Because law now touches so many parts of everyday life, it follows that access to the law must be considered a fundamental right — and not just for the rich or the injured. It must be a fundamental right for everyone.

Instead, we have too many lawyers striving to only represent the wealthy, too many lawyers convincing the injured to quickly settle personal injury claims, and too many lawyers looking to get rich off the next consumer class action.

Frankly, the legal profession is doing a terrible job of letting average Americans know it can help them. Most lawyers don’t advertise, most don’t like to be reviewed or rated online, and many are known for turning small problems into big ones, draining client wallets in the process.

This is not a recipe for inclusion. Countless middle-class Americans require legal help, but there are not nearly enough lawyers reaching out to them.

The Self-Representation Epidemic

In a 2013 American Bar Foundation study, nearly two-thirds of adults reported experiencing a “civil justice situation,” with the most common issues revolving around employment, finances, insurance and housing. Nearly half resulted in a significant negative consequence for the consumer.

An overwhelming majority of these consumers are facing their difficult legal situations without any help. Ask any courtroom employee, judge, clerk or stenographer: The number of self-represented litigants is staggering. In Utah, for example, 83 percent of divorce cases, 87 percent of protective order cases, and 98 percent of eviction cases have self-represented litigants. And in New York, 97 percent of child support cases, 99 percent of eviction cases, and 99 percent of consumer credit cases have self-represented litigants.

These are just a few numbers from a few states; you don’t have to look hard to find that underrepresentation is endemic to the legal system here in America.

As you might imagine, this trend isn’t producing positive outcomes — which only confounds the issues at hand. Too many Americans see the legal system as something that’s only there to make them homeless, jobless or incarcerated. When people believe the system cannot help them and doesn’t cater to them, they feel betrayed and they give up on it.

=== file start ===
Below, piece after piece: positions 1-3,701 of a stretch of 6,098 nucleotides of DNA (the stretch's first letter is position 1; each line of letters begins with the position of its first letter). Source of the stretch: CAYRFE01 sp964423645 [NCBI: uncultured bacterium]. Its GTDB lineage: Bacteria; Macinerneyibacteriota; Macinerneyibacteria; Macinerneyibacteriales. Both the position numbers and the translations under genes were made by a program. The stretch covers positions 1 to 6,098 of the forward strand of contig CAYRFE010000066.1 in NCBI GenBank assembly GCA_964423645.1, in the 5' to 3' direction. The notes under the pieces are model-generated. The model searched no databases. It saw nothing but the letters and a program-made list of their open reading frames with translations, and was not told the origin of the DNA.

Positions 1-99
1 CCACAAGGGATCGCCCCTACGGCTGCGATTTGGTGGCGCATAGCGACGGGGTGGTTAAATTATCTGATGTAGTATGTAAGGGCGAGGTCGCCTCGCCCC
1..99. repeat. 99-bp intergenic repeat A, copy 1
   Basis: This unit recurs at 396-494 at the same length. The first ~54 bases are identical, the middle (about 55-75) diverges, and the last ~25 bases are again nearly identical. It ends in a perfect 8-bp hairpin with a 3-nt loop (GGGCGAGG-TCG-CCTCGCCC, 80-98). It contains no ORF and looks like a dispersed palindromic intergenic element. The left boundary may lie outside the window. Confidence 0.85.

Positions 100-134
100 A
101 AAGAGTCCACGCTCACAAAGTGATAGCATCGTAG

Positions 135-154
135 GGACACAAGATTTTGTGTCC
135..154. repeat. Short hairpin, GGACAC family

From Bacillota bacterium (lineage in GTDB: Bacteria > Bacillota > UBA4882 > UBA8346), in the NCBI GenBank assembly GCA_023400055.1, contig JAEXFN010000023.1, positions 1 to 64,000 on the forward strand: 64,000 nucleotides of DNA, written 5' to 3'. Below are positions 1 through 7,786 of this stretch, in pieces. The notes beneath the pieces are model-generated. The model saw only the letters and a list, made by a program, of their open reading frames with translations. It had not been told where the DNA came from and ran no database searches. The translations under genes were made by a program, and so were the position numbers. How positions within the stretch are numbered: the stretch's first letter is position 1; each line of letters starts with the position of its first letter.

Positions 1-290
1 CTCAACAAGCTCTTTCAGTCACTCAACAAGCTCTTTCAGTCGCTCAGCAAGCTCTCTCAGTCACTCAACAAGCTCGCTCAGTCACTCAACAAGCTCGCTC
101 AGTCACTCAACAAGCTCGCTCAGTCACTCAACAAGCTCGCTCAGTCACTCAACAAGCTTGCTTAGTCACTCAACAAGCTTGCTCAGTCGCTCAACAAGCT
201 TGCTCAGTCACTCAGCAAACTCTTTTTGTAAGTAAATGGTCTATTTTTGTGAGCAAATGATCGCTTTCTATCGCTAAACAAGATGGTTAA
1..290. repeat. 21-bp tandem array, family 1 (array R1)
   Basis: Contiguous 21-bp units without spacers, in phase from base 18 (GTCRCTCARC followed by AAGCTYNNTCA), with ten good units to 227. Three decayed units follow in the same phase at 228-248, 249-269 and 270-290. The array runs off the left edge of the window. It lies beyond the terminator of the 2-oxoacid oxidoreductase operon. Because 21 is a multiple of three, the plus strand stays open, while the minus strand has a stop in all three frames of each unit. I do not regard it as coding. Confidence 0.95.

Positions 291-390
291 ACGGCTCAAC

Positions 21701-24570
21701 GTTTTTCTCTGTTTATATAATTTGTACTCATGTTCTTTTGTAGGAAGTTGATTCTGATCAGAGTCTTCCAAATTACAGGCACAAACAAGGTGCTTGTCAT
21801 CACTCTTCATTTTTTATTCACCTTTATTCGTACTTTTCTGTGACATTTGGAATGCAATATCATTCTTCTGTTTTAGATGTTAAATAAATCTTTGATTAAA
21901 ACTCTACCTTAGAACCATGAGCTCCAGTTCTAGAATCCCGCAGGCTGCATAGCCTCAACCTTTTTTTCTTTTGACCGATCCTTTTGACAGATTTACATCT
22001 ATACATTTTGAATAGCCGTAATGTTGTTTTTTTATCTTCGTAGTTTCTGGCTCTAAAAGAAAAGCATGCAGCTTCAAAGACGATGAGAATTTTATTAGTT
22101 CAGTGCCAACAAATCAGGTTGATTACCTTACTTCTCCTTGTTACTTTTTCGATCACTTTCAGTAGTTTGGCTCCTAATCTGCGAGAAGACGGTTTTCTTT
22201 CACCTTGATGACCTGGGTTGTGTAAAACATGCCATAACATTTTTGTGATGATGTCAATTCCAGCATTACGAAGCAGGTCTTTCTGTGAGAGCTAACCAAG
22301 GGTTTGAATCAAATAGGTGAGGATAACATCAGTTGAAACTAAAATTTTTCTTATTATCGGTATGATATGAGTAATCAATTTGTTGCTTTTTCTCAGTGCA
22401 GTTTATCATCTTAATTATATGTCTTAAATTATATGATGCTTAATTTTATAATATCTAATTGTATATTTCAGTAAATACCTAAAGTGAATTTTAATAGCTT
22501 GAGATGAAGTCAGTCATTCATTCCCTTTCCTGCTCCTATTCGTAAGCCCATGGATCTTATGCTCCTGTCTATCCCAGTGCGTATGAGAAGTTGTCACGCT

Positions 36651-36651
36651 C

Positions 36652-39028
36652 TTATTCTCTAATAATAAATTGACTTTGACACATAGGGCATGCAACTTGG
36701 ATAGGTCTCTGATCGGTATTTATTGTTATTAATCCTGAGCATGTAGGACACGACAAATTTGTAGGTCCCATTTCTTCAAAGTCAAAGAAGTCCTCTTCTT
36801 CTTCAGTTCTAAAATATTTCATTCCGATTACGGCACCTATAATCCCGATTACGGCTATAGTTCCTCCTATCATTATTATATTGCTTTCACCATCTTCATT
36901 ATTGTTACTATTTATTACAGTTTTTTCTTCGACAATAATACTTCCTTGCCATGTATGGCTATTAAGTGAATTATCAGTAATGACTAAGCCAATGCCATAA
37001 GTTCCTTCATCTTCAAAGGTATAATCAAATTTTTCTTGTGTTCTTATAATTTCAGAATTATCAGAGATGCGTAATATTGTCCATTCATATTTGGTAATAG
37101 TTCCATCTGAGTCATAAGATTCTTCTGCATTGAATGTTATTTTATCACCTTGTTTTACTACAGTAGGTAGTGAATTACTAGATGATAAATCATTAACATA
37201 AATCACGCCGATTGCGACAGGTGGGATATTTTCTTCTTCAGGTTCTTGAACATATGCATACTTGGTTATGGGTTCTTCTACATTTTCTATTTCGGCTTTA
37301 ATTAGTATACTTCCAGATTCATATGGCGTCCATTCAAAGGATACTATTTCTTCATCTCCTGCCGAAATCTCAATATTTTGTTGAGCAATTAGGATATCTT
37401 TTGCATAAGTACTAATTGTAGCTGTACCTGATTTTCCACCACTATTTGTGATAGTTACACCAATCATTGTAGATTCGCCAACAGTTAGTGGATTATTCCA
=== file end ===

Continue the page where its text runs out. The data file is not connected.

Is this really the result a civilized society wants?

Imagine if our health care or education systems were run this way, where more than 90 percent of Americans were opting to deal with serious medical problems on their own or a majority of our citizens felt forced to school themselves rather than attend a university.

We wouldn’t put up with this in other professions, so why is nothing changing in law? Why isn’t the legal profession doing more to fix these problems?

The Ripple Effect

It’s easy to solely focus on the plight of the consumer because it’s so massive, but it’s also worth noting that our ongoing access and trust issues are negatively affecting lawyers, too.

If you look at how things have trended over the past 10 years, you’ll see that the future doesn’t look very bright. It’s well-documented that law school applications are down, the cost of a legal education is skyrocketing, and the biggest buyers of legal services are pressing lawyers to do more for less money.

Still, I don’t believe these problems are the largest current threat to the legal vocation. Instead, lawyers should be most worried about the rampant underconsumption of what they’re selling.

Face it: We have something to offer nearly every American, yet an overwhelming majority of consumers are buying absolutely nothing.

It’s basic economic theory. When a system pushes away demand, it has a detrimental effect on supply — in this case, lawyers looking for paying work make up the supply. If legal professionals want to flourish in the future, they need to become relevant to new legal consumers — namely, the middle class and small businesses.